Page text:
What shifting baselines really look like

Giant rockfish ( James Poulson / Associated Press ) Sport fisherman Henry Liebman, from Seattle, holds his record-breaking shortraker rockfish at the Alaska Department of Fish and Game office.The fish measured 104 centimeters and weighed 39.08 pounds.

Giant rockfish
( James Poulson / Associated Press )
Sport fisherman Henry Liebman, from Seattle, holds his record-breaking shortraker rockfish at the Alaska Department of Fish and Game office.The fish measured 104 centimeters and weighed 39.08 pounds.

This is an incredible picture of an incredible fish–a rockfish that scientists estimate was around 200 years old when it was caught in June off Alaska.

We’ve been reading and writing about rockfish for quite awhile, but all the ones we’ve seen have been relatively small, especially compared to this one. When all you see is small fish, you don’t really realize how big fish used to be–and that is the point of the shifting baseline theory, which both Daniel Pauly and Jeremy Jackson have written about. If all we see are small fish, then we have no concept of how big fish used to be–and thus we don’t understand how much has been lost.

Looking at the size of this fish gives me some insight into why fisheries scientists during the early years thought there was no value to such large fish. During the 1940s, scientists thought that old fish were like old trees, that they were senescent, suffering from the accumulated changes of age, at both the organism level and the cellular level.

Large fish tended to produce poor fillets, that were  watery or soft. And such a large fish obviously had stopped growing, yet it was still eating part of the food that was available to the population as a whole. Removing the older, less valuable individuals would leave food for younger, faster-growing fish to grow more quickly.It was not until the late 1970s that scientists developed the tools to more correctly age fish like this one. Fish lay down daily growth rings, just like trees. And with the right equipment, the rings can be counted. It’s especially tricky with fish, which lay down layers of growth rings. The new technology showed the rockfish, especially deep water rockfish, were much older than had been suspected–that some lived as long as this one, to 200 years.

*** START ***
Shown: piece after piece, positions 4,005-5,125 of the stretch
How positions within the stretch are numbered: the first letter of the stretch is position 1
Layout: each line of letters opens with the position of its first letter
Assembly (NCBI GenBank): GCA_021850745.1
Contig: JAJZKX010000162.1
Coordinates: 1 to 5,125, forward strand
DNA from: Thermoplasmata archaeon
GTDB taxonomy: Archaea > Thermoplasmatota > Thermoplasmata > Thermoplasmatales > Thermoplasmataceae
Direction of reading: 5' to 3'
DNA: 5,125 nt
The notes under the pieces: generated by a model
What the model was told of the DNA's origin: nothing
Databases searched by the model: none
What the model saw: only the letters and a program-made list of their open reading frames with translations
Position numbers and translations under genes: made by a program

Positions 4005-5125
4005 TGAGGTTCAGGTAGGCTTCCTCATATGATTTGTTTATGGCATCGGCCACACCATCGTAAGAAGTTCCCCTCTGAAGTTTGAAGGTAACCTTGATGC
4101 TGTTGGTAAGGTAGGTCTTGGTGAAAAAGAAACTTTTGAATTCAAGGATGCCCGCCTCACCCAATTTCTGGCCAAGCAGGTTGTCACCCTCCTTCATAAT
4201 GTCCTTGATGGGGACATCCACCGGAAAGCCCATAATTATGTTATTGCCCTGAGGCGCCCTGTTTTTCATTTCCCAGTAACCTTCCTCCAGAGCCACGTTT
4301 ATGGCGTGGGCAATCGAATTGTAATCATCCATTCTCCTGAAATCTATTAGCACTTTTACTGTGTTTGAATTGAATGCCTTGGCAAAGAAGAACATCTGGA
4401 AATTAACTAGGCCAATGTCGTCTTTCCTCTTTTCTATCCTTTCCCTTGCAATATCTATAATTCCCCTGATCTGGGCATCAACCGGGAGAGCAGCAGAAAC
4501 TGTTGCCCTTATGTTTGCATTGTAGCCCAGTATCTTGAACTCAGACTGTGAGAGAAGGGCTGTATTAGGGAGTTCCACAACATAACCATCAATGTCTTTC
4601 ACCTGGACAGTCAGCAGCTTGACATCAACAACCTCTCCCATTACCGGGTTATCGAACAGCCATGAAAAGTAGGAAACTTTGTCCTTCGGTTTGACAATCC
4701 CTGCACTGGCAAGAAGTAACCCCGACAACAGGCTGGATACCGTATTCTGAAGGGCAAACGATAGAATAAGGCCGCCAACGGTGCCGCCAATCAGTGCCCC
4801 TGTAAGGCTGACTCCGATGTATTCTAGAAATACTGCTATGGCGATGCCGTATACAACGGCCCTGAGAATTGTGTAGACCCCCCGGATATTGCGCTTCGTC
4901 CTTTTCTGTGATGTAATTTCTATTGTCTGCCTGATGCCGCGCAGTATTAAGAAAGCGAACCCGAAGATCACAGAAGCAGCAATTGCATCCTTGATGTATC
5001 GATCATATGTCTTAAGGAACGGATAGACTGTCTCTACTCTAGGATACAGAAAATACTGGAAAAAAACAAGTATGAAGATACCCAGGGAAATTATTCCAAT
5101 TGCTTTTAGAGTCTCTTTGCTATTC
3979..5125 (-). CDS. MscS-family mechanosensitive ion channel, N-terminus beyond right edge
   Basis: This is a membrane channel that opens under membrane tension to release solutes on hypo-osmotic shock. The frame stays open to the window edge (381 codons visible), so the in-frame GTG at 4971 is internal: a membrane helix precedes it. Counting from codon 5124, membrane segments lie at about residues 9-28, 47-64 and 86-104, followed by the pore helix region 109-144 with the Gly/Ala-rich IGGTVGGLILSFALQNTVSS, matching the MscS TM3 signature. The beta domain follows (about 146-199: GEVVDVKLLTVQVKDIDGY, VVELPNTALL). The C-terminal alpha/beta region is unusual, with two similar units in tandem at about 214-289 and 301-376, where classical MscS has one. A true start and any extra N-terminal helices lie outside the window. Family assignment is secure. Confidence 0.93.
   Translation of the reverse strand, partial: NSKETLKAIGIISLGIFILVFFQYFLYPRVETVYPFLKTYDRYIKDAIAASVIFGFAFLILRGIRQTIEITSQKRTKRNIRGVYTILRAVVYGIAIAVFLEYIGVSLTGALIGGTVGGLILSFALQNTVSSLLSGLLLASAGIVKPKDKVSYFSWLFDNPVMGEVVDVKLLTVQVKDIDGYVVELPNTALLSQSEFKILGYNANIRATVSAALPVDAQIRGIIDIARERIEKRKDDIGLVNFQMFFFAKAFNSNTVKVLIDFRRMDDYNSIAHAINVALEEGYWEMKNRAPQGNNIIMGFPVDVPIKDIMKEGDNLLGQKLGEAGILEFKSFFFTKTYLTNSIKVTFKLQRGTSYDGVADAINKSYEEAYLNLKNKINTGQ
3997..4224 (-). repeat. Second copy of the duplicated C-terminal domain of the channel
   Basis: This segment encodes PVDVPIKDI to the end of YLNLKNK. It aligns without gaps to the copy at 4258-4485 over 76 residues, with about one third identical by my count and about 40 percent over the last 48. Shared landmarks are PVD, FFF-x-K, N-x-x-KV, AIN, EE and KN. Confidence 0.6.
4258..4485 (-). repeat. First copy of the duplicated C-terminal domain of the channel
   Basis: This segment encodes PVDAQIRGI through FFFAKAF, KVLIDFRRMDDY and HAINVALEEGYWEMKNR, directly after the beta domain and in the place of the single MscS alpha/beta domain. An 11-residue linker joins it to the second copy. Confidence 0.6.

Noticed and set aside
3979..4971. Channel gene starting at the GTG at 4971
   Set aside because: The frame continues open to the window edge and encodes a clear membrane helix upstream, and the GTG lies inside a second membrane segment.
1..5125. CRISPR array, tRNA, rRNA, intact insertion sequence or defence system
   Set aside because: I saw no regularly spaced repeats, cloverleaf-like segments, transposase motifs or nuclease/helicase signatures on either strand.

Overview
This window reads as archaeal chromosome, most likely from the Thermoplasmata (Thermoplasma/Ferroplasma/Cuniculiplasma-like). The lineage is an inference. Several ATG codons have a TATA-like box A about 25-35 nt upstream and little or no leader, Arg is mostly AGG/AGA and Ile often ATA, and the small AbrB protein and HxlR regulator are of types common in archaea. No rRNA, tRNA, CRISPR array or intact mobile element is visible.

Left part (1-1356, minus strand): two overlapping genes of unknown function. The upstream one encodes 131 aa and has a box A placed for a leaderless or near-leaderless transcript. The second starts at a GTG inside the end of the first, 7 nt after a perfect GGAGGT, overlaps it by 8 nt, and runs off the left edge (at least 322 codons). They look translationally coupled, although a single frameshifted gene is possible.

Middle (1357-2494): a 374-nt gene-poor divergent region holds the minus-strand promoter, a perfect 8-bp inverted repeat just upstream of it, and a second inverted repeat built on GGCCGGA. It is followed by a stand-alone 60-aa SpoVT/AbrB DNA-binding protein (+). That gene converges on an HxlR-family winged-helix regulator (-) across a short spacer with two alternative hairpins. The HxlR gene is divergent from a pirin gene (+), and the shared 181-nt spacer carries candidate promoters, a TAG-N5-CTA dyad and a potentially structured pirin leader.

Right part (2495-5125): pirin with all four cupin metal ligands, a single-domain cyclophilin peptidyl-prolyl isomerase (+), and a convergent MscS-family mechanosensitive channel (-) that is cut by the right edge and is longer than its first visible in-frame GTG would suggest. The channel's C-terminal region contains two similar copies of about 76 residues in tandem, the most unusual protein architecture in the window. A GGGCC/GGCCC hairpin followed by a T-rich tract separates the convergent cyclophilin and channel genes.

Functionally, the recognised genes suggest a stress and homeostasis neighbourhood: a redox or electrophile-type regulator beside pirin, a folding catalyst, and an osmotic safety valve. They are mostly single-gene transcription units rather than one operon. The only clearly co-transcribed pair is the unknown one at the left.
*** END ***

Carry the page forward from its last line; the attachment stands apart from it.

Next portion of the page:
It took until 1994 before scientists realized that the age structure of the population was also important–and that old females played an outsized role in reproduction, laying larger quantities of bigger eggs, with a higher potential for survival.[1]That’s a trait that is especially useful for a species that does not spawn every year.

We don’t know if this fish was a female. We hope it was reaching its natural point of mortality. But we’re grateful that this sports fisherman caught it and photographed it, because we’ll think about the picture every time we read something about rockfish.


[1] Berkeley, Steven A., Mark A. Hixon, Ralph J. Larson and Milton S. Love. “Fisheries Sustainability Via Protection of Age Structure and Spatial Distribution of Fish Populations.” Fisheries 29, no. 8 (2004): 23-32.

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About finleyc

I'm a writer and a historian of science. I'm interested in the intersection of science and policy in the oceans, and especially around fishing.
This entry was posted in Carmel Finley, fisheries science, Fishing, History of Science, Maritime History, Ocean fishing, Overfishing, Pacific Fishing History Project, Rosefish, Sebastes rockfish and tagged , , , , , . Bookmark the permalink.

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